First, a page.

A Rant About Smokers

I’m sure that the very people who need to read this the most will be the very people who will not do so, but I feel the need to get this off my chest. I hate smoking and everything about it. I’m tired of soft-pedaling that attitude simply because it’s an addiction.

I’m quite sure I’d be just as addicted to nicotine as the next person, but here’s the difference: I chose never to start smoking. If you did not make that same choice, it’s on you. Own it. Yes, tobacco companies tend to target youth, who are more apt to make stupid choices, and heaven knows none of us are the same people we were at 14, but even so, you made that choice. Take responsibility. Stop making excuses.

And for God’s sake, stop throwing your saliva-soaked cigarette butts on the ground. It’s disgusting. I used to love to walk in the rain. It makes the world seem so fresh and clean. But the last time I did that, I had to wade through about a thousand soggy cigarette butts, and it left me dry heaving. I’d rather look at dog poop. Yeah, you’re addicted. But that doesn’t give you license to be a pig. And any smoker who tries to say they’ve never thrown a butt on the ground, not even once, is lying to themselves and everyone else. And as one of the unfortunates who has to clean up after your lazy ass, know that I’m cursing your name with every butt I have to pick up.

And then there’s the stench. You are so used to it that you probably don’t even smell it anymore, but trust me: you reek. Your house stinks. Your car is even worse. When you sweat, it oozes out of your pores. It clings to your hair and your clothes. (My mother died 26 years ago, and her raincoat, which I inherited, STILL stinks.) And if you leave ash trays around, that disgusting odor permeates the room. Many of us believe that you render yourself unkissable and undateable.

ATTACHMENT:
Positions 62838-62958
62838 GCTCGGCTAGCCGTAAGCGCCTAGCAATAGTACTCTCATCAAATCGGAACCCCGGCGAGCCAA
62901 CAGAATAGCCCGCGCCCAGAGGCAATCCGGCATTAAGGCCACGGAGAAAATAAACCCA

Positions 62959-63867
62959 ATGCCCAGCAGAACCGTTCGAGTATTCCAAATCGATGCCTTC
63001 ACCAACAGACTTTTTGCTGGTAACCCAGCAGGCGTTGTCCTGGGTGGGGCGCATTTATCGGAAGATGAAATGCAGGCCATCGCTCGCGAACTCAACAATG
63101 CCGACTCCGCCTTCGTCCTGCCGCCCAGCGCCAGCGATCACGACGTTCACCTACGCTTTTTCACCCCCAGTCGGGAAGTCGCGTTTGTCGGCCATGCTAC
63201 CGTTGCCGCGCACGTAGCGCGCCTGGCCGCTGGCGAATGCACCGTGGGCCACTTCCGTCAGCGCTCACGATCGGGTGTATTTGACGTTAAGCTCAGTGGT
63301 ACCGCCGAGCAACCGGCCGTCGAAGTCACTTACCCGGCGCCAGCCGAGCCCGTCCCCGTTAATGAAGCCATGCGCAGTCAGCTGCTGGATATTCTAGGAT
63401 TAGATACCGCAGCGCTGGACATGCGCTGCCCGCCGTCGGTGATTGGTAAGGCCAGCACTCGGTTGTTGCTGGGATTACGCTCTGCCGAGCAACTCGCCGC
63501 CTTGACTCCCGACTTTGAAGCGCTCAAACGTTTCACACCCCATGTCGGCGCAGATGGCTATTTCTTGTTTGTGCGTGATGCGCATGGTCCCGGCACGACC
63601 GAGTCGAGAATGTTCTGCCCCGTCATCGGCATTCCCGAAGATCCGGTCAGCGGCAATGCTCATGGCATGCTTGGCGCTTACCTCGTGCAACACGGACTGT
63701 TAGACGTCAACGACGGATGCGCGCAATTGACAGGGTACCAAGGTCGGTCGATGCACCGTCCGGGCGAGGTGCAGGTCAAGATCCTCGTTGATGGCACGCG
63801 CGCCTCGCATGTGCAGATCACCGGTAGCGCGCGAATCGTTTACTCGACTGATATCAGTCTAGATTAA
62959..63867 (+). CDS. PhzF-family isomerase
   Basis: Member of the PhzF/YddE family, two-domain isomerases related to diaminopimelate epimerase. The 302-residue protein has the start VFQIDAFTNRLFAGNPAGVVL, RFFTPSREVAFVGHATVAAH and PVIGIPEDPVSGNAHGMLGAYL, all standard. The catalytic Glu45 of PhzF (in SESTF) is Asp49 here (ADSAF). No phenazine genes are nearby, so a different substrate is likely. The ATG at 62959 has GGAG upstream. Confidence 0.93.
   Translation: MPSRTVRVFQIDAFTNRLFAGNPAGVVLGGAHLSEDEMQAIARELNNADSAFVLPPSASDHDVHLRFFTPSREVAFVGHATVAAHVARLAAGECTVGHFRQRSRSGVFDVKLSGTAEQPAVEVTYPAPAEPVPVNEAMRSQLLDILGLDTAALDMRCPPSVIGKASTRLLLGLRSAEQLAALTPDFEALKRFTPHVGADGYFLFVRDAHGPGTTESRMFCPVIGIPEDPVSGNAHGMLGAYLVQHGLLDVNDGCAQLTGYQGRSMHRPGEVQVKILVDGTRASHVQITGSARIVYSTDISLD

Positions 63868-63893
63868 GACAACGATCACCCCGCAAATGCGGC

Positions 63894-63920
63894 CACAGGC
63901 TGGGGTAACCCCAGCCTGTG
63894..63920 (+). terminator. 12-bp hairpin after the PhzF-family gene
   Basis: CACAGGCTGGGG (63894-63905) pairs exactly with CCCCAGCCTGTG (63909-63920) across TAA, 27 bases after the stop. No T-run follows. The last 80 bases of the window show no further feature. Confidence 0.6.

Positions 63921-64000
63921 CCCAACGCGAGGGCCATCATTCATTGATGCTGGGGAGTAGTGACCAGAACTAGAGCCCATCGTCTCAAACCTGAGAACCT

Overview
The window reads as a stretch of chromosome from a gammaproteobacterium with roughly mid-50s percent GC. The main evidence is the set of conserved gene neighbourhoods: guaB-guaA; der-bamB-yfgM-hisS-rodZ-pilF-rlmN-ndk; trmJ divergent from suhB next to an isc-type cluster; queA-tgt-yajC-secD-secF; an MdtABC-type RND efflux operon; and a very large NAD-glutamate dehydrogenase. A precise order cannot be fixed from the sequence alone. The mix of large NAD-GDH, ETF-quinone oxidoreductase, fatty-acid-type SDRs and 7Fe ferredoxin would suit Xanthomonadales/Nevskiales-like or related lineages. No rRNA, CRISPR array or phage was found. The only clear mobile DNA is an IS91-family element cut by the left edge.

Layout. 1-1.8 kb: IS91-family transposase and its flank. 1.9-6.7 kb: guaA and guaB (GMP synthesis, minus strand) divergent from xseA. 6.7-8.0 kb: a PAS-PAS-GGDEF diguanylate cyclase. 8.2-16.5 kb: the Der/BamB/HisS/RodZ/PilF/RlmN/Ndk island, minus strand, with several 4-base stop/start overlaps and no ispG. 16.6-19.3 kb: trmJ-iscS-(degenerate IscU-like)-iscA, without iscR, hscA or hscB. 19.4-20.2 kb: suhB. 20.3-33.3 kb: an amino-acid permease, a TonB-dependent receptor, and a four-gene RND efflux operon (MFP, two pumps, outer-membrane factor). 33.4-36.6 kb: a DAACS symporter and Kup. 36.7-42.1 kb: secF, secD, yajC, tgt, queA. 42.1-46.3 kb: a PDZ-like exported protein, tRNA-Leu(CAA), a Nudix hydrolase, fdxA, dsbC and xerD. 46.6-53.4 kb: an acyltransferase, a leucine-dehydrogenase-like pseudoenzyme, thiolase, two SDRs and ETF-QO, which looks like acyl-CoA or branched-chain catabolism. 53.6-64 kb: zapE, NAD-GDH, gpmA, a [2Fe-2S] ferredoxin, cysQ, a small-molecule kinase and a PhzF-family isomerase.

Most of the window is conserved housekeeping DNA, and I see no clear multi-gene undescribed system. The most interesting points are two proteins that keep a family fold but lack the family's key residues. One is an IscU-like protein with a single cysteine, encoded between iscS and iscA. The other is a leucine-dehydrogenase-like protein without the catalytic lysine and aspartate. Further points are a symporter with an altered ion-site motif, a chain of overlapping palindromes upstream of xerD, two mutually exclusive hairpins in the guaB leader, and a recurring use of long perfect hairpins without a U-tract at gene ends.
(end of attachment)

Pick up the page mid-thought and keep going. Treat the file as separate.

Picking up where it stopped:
Growing up, the first sound I’d hear every morning was my mother’s smoker’s hack. Do you have any idea how terrifying that is for a child? It’s awful knowing that something is wrong with the person who is supposed to keep you safe. Sure enough, she died of cancer when I was 26.

And I suffered from chronic bronchitis because she chose to expose me to that secondhand smoke at a time when my little lungs were still developing. That’s one powerful addiction if you choose it over your child’s health. Shame on you. And don’t even get me started about women who smoke while pregnant. Would you inject rat poison into your own placenta? No? That’s what you are doing to your unborn child.

And if I hear one more smoker complain…actually have the nerve to complain about not being able to smoke anymore in restaurants or on planes or in other public places, I hereby reserve the right to slap the shit out of that person. Even heroin addicts have the sense not to gripe about these things.

The worst part about all of this is that you are an unbelievably selfish human being. You are killing yourself. You know it. Everyone knows it. You are committing suicide in the slowest possible way. And that hurts the people that you love. That leaves the people who depend upon you vulnerable. That in turn puts an unbelievable strain on the economy and the health care system.

You are shitting all over the incredible gift of life that you have been given. And because of that, while I might like you or even love you, I have zero respect for you and your effed up life choice. Zero.

End of rant.

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A big thanks to StoryCorps for inspiring this blog and my first book. http://amzn.to/2mlPVh5

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11 thoughts on “A Rant About Smokers

  1. lyn sutton